Further, with the application of a high voltage to the circuit composed of bus bars and the like, it is possible to control the operation of the suction and exhaust devices, the power steering motor, and the like not mechanically or hydraulically but electrically. In this case, it is possible to accomplish fine control of the operation of suction and exhaust devices and the like. Further, fuel consumption can be reduced, which reduces pollution.

It is preferable to apply a high voltage of about 42V to the electromotive power steering motor, the suction and exhaust devices of the engine, the fan, and/or other devices requiring a high voltage. On the other hand, in an automobile, it is preferable to apply the rated voltage of 12V (maximum voltage: 14V) to signal-generating devices of the electric/electrical components parts and coils of relays.

However, if the electrical connection box for distributing the power supply is provided with a circuit to which a low voltage up to the maximum voltage of 14V (28V in a truck) is applied and with a circuit to which a high voltage of about 42V is applied, a leak current is liable to be generated between the two circuits, owing to the potential difference. Such a leak current may particularly occur if water or dirt enters the electrical connection box. The leak current is also liable to be generated in the circuit to which the high voltage of about 42V is applied.

SUMMARY OF THE INVENTION

It is an object of the present invention to prevent or reduce generation of leak currents in an electrical connection box, thereby permitting a circuit to which electric current having a low voltage is applied and a circuit to which electric current having a high voltage is applied.

According to the present invention, there is provided a vehicle having an internal combustion engine providing motive drive of the vehicle, a first, low-voltage battery structure including at least one secondary battery (rechargeable battery), and having a nominal maximum output voltage selected from a range of form about 14V and to about 28V, a second, high-voltage battery structure including at least one secondary battery (e.g., rechargeable battery), and having a nominal maximum output voltage higher than that of the first battery structure and not more than 200V, a plurality of electrical devices powered by the first and second battery structures, and an electrical connection box containing an electrical circuit therein which effects connection between the first and second battery structures and the plurality of electrical devices.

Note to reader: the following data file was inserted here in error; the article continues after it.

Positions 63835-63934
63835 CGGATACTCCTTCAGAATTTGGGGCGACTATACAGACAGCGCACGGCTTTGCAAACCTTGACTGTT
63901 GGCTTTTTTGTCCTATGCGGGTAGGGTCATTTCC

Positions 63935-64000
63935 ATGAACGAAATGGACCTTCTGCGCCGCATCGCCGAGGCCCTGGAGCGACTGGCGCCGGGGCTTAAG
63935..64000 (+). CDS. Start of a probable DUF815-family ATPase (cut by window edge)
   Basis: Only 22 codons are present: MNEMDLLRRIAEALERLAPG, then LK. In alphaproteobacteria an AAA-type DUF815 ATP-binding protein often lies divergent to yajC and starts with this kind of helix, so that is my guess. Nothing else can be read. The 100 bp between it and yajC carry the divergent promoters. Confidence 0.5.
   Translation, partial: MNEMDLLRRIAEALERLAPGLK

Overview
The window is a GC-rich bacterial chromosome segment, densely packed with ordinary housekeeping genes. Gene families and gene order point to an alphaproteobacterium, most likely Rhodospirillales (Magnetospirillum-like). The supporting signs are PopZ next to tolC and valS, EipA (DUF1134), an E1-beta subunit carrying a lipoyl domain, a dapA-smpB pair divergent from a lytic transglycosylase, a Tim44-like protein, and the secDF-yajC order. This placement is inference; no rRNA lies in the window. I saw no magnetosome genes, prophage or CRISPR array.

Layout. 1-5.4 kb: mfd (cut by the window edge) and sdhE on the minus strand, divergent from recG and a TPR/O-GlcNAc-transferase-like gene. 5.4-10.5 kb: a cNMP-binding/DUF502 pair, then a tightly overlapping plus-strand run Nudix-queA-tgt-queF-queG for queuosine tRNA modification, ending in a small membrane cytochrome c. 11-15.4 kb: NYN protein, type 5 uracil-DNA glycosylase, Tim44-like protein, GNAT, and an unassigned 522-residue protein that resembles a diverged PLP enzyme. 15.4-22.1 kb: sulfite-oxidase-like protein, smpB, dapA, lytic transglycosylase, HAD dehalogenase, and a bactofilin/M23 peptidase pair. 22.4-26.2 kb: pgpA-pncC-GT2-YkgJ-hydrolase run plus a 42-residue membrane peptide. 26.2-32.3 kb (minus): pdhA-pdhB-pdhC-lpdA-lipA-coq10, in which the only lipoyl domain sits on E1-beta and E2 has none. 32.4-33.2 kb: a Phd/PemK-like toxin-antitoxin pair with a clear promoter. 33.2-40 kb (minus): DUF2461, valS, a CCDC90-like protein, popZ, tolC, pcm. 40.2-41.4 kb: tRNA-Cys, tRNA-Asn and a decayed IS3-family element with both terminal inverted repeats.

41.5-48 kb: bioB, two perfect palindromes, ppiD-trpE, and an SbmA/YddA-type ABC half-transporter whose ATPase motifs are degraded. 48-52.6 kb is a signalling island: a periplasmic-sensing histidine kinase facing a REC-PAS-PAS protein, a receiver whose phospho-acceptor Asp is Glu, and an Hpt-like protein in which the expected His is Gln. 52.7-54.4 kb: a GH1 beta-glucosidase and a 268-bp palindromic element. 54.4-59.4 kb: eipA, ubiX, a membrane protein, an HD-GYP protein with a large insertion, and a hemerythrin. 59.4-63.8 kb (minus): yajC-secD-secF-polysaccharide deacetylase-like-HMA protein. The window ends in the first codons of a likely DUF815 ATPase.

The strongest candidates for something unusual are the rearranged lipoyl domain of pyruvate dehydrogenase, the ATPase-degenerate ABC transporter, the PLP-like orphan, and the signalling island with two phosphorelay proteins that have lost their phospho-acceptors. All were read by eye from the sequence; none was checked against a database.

The electrical circuit includes an insulation material in a generally plate-like shape and, embedded in the insulation material, at least one first bus bar connected to the first battery structure and at least one second bus bar connected to the second battery structure, whereby in operation the first and second bus bars are at different potentials, the insulation material electrically insulating the bus bars from each other.

Each of the first and second bus bars has at least one connection tab projecting out of the insulation material.

In a second aspect, the invention provides an electrical connection box for use in the vehicle of the invention described above. The electrical connection box contains an electrical circuit including an insulation material in a generally plate-like shape and, embedded in the insulation material, at least one first bus bar adapted to be connected in use to the first battery structure and at least one second bus bar adapted to be connected in use to the second battery structure, whereby in operation the first and second bus bars are at different potentials. Each of the first and second bus bars has at least one connection tab projecting out of the insulation material.